The investigational antiviral showed the potential of another therapy that could benefit this patient population that is at risk for hospitalization and death.
VV116, an oral nucleoside antiviral drug, was shown to be noninferior to nirmatrelvir/ritonavir (Paxlovid) in a phase 3 trial comparing the efficacy and safety of the two therapies in the treatment of symptomatic patients with mild to moderate COVID-19 who were at high risk for progression to severe COVID-19 including death.
The results of the study were published recently in the New England Journal of Medicine.
“This noninferiority in efficacy was seen in the full analysis population, the per-protocol population, and in participants who started treatment within 5 days after symptom onset. The point estimates of secondary end points also suggested that VV116 was better than or similar to nirmatrelvir–ritonavir with respect to the time to sustained symptom resolution and to a first negative SARS-CoV-2 test,” the investigators wrote.
“Our study not only provided valuable information and experience for the development and clinical application of two major anti-SARS-CoV-2 small molecule drug routes, the RdRp inhibitor and the 3CL protease inhibitor, but also showed that our self-developed anti-SARS-CoV-2 oral drugs in China have similar efficacy and safety to Paxlovid,” coauthor and professor Ren Zhao of Ruijin Hospital, Shanghai Jiao Tong University School of Medicine, said in a statement.
The study, led by Ruijin Hospital, Shanghai Jiao Tong University School of Medicine, is the first “head-to-head” phase 3 clinical study of small molecule oral anti-SARS-CoV drug in Chinese COVID-19 patients during the Omicron outbreak. The results indicated that the primary endpoint of the study realized the designed noninferiority endpoint, and VV116 group had a shorter time to sustained clinical recovery with less safety concerns as compared with nirmatrelvir–ritonavir.
This study was conducted in Shanghai, China in March to June 2022 during the Omicron outbreak.
In terms of safety, VV116, demonstrated limited issues. “Fewer adverse events occurred in the VV116 group than in the nirmatrelvir–ritonavir group. Unlike nirmatrelvir–ritonavir, which has drug–drug interactions with multiple medications, VV116 does not inhibit or induce major drug-metabolizing enzymes or inhibit major drug transporters, so interaction with concomitant medications is less likely,” the investigators wrote.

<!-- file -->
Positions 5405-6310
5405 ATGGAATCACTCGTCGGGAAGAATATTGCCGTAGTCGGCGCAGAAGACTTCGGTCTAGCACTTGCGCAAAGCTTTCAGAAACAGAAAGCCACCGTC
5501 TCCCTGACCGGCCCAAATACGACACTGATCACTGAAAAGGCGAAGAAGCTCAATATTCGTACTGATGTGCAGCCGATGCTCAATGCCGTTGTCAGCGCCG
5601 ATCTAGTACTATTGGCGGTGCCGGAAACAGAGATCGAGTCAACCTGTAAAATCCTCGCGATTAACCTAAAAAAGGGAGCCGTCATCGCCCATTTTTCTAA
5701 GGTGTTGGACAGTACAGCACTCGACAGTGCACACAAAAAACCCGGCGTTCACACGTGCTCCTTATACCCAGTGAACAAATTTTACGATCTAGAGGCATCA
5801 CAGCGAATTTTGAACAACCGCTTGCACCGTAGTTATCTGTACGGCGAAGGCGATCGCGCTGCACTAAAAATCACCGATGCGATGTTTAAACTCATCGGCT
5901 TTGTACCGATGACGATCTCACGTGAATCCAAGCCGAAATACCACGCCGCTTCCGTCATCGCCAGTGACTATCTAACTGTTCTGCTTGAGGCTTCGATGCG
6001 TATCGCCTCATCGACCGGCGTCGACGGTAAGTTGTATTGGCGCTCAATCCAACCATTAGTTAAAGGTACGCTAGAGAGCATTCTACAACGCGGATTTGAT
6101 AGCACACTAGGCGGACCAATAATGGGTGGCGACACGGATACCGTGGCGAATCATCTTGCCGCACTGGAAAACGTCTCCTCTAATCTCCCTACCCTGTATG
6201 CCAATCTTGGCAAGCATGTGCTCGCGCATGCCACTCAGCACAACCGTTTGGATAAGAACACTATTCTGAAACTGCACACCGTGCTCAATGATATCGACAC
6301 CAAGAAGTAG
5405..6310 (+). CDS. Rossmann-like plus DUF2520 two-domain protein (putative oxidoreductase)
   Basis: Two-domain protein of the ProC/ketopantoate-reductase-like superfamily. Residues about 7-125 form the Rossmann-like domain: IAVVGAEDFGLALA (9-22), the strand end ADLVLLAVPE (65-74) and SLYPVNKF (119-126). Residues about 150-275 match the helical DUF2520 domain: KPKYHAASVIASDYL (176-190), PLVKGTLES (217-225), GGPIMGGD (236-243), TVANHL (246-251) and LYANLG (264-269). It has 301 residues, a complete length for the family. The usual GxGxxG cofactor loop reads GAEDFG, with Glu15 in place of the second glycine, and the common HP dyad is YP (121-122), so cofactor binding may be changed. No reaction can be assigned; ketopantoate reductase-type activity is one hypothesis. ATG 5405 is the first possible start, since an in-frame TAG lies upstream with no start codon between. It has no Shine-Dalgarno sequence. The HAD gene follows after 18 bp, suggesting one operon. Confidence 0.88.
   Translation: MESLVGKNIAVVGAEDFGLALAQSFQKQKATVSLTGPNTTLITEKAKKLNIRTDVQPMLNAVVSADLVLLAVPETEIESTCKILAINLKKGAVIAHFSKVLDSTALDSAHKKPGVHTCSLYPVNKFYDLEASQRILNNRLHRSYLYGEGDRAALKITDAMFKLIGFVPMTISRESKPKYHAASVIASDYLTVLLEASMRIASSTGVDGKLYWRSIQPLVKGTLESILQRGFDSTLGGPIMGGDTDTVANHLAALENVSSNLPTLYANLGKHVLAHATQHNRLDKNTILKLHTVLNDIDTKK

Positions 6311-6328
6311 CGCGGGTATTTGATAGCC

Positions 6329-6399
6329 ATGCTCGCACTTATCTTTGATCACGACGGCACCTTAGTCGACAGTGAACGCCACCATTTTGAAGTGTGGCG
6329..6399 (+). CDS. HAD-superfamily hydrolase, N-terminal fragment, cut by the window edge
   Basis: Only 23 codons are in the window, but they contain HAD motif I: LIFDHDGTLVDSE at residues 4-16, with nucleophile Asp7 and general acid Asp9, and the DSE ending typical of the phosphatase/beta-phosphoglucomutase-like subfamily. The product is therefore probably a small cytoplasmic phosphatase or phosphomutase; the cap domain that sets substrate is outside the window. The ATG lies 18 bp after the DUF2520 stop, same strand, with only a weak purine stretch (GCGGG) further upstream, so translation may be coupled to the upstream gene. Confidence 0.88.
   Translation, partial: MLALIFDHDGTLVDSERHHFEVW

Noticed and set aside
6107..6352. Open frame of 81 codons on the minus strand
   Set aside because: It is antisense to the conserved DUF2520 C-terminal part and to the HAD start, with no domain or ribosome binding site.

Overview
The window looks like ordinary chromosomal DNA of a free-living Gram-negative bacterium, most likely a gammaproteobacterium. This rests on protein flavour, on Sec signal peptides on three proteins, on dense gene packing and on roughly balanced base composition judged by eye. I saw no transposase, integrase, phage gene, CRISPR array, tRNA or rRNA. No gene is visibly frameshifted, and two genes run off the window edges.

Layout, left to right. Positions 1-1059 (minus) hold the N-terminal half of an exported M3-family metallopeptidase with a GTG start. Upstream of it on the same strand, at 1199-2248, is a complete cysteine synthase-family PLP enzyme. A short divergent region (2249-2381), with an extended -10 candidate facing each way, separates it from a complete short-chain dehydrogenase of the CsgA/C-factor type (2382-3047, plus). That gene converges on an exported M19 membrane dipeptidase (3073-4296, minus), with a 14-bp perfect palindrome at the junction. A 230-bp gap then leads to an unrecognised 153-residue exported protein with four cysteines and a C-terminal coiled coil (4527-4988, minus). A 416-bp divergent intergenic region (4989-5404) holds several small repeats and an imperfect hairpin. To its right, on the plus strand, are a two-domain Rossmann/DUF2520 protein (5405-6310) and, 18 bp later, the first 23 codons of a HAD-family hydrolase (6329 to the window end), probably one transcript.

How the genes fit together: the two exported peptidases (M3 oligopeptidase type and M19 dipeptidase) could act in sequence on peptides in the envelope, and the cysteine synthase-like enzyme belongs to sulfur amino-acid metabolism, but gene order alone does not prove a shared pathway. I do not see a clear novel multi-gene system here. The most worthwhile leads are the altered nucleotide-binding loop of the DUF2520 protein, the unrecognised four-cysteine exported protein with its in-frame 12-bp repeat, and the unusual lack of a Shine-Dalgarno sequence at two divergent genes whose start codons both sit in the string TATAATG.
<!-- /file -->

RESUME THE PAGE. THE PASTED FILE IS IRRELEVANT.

VV116 was independently developed in China that inhibits the replication of SARS-CoV-2. Preclinical studies haves hown that VV116 had significant antiviral effects in both original strain and known mutant strains, and exhibited satisfactory safety, tolerability, and pharmacokinetic properties in phase1 clinical studies. A preliminary small-scale study confirmed that patients, who were treated with VV116 within 5 days since they were tested positive after the first SARS-CoV-2 detection, had a shorter time to nucleic acid reversion compared to conventional therapy.
China has seen a drastic uptick in incidence rates, so treatments are warranted. “We hope that our study results can assist in our nation’s efforts to combat the epidemic,” Zhao said.
“We are continuing to invest in the clinical development of VV116 for use in other populations, with the goal of providing better and safer treatment options for COVID-19 patients in China and around the world with this exciting new therapy,” Jianjun Zou, Global Research and Development president at Junshi Biosciences, said in a statement.